Teen weight lifter with arm limb difference in gym.

What are orthotics?

Orthotics, or orthoses, are medical devices a child wears to help correct a condition of the bones or muscles. Patients diagnosed with spina bifida, cerebral palsy, a spinal cord injury or stroke may benefit from an orthosis. Orthoses can help control a joint, assist in movement or aid in rehabilitating a fracture.

What are prosthetics?

Prosthetics, often referred to as artificial limbs, are medical devices created to replace all or part of a child’s missing limb that may be a result of a disease, a trauma or a condition present at birth. Prostheses help restore the functions of a missing body part.

What do orthotists and prosthetists do?

Our experts in orthotic and prosthetic care at Children’s Healthcare of Atlanta, known as orthotists and prosthetists, are specialists in creating custom designs for children who need orthopedic braces or artificial limbs. We apply the latest advances in technology so that growing children can continue to reach functional goals at home, in the classroom and while playing.

Orthotic and prosthetic devices are prescribed by a doctor and can help children who have:

  • Limb deficiency: full or partial loss of an arm or leg
  • Cerebral palsy: disorder affecting movement and coordination
  • Spina bifida: incomplete closing of the spinal column
  • Scoliosis: curves of the spine
  • Plagiocephaly: a flattening of an infant’s head on the back or side
  • Brachycephaly: a flattening that is mostly straight across the back of an infant’s head
  • Pectus carinatum: a condition, also referred to as "pigeon chest," in which part of the sternum (breastbone) protrudes
  • Clubfoot: a birth defect in which a child’s foot is twisted out of shape or position
  • Traumatic brain injury: usually results from a violent blow or jolt to the head or body
  • Limb sparing: surgery to preserve a limb
  • Burns: damage to the skin or deeper tissues caused by the sun, hot liquids, fire, electricity or chemicals
  • Neurological disorders: diseases of the brain, spinal cord, cranial nerves, peripheral nerves, nerve roots, autonomic nervous system, neuromuscular junction and muscles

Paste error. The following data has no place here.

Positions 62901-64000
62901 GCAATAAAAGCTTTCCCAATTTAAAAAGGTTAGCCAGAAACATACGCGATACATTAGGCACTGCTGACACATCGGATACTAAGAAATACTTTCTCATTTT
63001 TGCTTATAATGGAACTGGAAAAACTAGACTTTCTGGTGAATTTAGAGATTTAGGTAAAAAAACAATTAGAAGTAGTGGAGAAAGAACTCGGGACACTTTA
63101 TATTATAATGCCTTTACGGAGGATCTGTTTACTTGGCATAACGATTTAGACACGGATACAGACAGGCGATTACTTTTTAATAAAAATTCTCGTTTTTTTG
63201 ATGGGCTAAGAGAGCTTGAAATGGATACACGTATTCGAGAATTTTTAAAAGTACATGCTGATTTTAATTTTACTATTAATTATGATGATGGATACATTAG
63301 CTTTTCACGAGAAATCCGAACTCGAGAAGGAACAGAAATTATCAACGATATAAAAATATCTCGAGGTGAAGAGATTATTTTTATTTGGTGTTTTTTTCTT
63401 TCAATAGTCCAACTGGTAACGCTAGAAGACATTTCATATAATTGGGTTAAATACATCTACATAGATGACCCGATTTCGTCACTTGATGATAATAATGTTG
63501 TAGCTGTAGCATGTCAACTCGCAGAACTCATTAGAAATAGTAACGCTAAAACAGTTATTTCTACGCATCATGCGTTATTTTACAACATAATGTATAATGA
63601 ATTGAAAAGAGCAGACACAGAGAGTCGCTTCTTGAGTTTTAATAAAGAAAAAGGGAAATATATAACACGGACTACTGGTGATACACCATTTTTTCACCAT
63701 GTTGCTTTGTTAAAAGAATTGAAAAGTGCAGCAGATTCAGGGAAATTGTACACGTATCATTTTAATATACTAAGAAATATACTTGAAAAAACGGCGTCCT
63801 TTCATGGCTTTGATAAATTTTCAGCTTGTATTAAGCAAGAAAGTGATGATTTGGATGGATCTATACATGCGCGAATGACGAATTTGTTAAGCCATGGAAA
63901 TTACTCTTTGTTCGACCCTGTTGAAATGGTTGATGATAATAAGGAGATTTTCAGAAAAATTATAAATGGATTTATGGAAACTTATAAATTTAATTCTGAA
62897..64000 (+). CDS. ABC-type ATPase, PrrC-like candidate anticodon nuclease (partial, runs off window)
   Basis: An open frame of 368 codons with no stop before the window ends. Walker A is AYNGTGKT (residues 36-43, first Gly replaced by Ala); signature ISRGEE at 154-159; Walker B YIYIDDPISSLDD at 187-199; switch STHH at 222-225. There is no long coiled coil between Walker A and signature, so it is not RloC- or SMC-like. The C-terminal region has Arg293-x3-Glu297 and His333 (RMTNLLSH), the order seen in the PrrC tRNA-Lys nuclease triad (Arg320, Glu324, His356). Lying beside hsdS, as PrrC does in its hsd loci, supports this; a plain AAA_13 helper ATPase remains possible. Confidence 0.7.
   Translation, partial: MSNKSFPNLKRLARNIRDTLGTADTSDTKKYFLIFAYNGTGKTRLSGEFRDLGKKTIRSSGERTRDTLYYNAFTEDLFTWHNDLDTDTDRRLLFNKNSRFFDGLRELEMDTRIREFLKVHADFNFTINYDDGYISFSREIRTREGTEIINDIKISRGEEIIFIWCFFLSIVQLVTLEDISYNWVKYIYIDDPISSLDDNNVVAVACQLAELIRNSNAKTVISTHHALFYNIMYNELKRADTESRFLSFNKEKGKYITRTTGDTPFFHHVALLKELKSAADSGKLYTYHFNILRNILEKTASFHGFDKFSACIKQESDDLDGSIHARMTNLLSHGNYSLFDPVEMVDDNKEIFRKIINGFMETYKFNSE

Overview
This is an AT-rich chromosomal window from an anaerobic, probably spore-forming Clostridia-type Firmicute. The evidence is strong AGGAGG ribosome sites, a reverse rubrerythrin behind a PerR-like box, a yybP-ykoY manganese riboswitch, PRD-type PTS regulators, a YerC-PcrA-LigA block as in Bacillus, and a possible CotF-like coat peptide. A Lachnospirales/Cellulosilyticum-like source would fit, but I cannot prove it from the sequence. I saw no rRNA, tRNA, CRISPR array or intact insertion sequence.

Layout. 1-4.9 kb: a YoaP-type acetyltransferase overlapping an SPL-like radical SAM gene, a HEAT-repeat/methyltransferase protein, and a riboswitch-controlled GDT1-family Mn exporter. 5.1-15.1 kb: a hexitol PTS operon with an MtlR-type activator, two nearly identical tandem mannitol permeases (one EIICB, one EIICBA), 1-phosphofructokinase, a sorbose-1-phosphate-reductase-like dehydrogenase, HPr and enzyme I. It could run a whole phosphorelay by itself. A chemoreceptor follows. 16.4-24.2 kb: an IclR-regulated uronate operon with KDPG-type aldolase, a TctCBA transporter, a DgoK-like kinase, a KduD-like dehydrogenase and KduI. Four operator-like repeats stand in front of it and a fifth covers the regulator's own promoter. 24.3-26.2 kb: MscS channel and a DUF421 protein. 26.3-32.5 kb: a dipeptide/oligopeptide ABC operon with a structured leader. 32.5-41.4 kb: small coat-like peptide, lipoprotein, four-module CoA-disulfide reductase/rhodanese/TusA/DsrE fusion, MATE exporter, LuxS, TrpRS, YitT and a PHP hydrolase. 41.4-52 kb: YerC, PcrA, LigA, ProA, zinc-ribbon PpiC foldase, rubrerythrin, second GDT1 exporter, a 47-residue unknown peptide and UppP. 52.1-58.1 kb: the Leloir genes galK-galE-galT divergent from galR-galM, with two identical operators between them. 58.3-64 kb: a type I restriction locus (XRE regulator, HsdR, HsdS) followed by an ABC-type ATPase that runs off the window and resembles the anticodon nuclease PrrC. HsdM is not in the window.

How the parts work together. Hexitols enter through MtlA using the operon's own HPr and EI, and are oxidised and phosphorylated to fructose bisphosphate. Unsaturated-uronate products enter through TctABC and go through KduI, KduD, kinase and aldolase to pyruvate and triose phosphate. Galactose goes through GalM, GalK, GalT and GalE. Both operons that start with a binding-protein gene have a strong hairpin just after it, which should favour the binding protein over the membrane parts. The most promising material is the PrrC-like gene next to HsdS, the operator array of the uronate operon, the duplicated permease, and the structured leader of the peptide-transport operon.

Depending on your child’s needs, Children’s offers a number of programs to patients and families to help determine how to best care for your child.

In addition to our board-certified orthotists and prosthetists, the team includes orthopedic surgeons, nurses, physical therapists, occupational therapists and pediatric physiatrists, who all specialize in rehabilitation medicine. Specialized physical therapy services are available for patients who are referred for limb difference or cranial remolding treatment. All team members are highly trained and experienced in caring for children and teens. We can help your child physically, emotionally and socially overcome barriers and achieve their goals.

Certified prosthetists orthotists

  • Emma Blass, MSPO, CPO, LPO
  • Karl Barner, CPO, LPO
  • Amy Bridges, CPO, LO
  • Catherine Leigh Davis, MSPO, CPO, LPO, FAAOP
  • Brian Emling, MSPO, CPO, LPO
  • Jennifer Galbraith, MSPO, CPO, LPO
  • Julie Hantak, MPO, CO, LO
  • Rebecca Hernandez, CPO, LPO
  • Mark Holowka, MSPO, CPO, LPO, FAAOP
  • Laura Klagstad, MSPO, CPO, LPO
  • Lauren Levinson, MSPO, CPO, LPO
  • Rebecca Urquhart, MSPO, CPO, LPO
  • Richard Welling, MSPO, CPO, LPO

Certified prosthetists

  • Brian Giavedoni, MBA, CP, LP
  • Leesa Meyers, CP, LP

Certified orthotists

  • Jessica Corso, CO, LO, FAAOP
  • Julie Hantak, MSPO, CO, LO
  • Staci MacKay, CO, LO
  • Andy Wolfe, CO, LO

Certified orthotic assistants 

  • Greg Carey, COA
  • Paul Jackovitch, CO, LO
  • Megan Shulk, COA

Physical therapist

  • Colleen P. Coulter, PT, DPT, PhD, PCS
  • Jill Cannoy, PT, DPT, PCS

Leaders in Targeted Muscle Reinnervation

Our team is the only comprehensive pediatric TMR surgery program in the Southeast. Our specially-trained providers will create treatment and follow-up care plans specific to your child’s needs following an amputation.

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